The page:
The Reslock is a South African designed and patented electrical cable protection device, which can be installed on any cable that has or will be installed in an extruded plastic ducting system underground, to prevent the theft or forced removal of the cable.
The Reslock was designed by Glenn Kotze, an electrician by trade and was employed by the Durban Metro as a sub contractor for the past 15 years, where he was involved in replacing all the 'forcibly removed cable', which prompted the invention. He started with the design in 2004 and has taken six years to perfect what he explains as the ultimate in cable protection.
The Reslock device is installed in line, at intervals of six metres of cable duct. This then becomes an integral part of the completed ducting system, allowing the cable to be pulled through the duct without any complications. It consists of two matching plastic moulded sections, 390 mm long, manufactured from 30% glass filled nylon. The electrical cable is then secured on the internal surface of one of the sections, by means of a plastic clamp with a steel insert, which in turn is bolted through the plastic section with U bolts onto the steel backing plate with galvanised U bolts.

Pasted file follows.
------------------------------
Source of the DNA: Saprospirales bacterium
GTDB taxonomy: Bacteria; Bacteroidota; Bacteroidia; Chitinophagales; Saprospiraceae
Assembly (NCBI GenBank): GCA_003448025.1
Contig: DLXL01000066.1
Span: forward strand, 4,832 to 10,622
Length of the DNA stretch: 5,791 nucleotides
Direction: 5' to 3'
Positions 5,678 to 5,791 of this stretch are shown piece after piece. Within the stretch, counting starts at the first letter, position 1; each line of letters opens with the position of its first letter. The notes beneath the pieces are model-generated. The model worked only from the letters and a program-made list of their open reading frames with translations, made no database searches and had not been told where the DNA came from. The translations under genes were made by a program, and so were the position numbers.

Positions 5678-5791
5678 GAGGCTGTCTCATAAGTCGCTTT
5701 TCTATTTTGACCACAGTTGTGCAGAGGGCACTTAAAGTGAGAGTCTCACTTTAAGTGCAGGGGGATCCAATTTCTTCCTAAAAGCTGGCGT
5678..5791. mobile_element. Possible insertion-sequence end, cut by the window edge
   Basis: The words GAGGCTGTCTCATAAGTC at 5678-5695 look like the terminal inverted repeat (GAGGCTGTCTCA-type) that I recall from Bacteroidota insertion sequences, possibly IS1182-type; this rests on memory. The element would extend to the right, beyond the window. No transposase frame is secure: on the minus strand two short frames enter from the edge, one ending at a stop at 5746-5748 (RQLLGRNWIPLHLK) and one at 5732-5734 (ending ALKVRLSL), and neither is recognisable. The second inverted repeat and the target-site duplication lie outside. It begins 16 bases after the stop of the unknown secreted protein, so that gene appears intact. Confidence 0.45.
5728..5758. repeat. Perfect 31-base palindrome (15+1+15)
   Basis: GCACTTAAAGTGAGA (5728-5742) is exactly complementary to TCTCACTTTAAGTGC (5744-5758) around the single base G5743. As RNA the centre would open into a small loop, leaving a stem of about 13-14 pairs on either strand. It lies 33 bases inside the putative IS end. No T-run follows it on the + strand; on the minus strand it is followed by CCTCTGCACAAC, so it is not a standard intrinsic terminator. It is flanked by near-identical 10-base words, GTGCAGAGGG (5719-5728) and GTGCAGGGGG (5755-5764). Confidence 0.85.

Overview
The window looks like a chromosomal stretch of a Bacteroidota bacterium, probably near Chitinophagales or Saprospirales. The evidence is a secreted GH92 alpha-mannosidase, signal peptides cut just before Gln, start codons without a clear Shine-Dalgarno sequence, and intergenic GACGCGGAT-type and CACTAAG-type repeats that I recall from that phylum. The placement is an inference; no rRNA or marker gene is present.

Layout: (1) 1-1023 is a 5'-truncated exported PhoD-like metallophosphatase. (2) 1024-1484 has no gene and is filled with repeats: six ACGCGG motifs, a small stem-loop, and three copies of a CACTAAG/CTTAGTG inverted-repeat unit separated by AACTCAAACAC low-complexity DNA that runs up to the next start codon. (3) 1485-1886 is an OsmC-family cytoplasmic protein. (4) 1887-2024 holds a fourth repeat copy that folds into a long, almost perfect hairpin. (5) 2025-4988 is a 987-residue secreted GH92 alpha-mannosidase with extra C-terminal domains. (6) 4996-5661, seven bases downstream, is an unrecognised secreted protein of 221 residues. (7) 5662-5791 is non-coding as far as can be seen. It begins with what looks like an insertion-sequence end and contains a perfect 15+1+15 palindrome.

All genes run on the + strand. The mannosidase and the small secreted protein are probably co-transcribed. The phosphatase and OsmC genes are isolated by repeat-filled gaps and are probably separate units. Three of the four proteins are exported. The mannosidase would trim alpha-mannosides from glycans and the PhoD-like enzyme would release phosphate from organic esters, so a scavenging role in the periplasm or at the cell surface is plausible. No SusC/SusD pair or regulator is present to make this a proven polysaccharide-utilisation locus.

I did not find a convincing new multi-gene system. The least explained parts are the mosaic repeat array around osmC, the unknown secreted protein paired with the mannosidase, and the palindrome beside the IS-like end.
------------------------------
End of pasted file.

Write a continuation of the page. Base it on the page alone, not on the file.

All the steel parts supplied are manufactured in either 3CR12, stainless steel or galvanised mild steel, depending on the customer’s requirements. The completed Reslock is held together and secured to the plastic ducted system, by means of four stainless steel bandit straps, thus creating the completed secured system.
Up to four cables of 25 mm diameter can be clamped in any one duct, as every second Reslock will then be the clamping unit. The Reslock is water resistant once strapped together. The trench is then backfilled and compacted to a recognised compacting specification.
In recent trials, 50 metres of 10 mm Airdac and 16 mm 4-core cable were laid in an 800 mm deep trench complete with cable ducting. The Reslocks were placed at six-metre intervals and three metres of cable was left out, for 'pulling' purposes. A 4 x 4 Land Cruiser in extra low drive was used to attempt to pull out the 10 mm Airdac, which eventually broke off where the chain was tied onto the cable. The testers then attempted to pull the 16 mm 4-core out with a TLB, which nearly tipped over and again the cable broke where the chain was tied. The first Reslock was exposed and there was no damage to the cable nor any signs that the cable had moved. The insulation layer of the cable was the only part of the exposed cable that was damaged.
This video can be seen on the website www.reslock.com
For more information contact Reslock Cable Securing Systems, +27 (0) 82 454 8750, firstname.lastname@example.org, www.reslock.com
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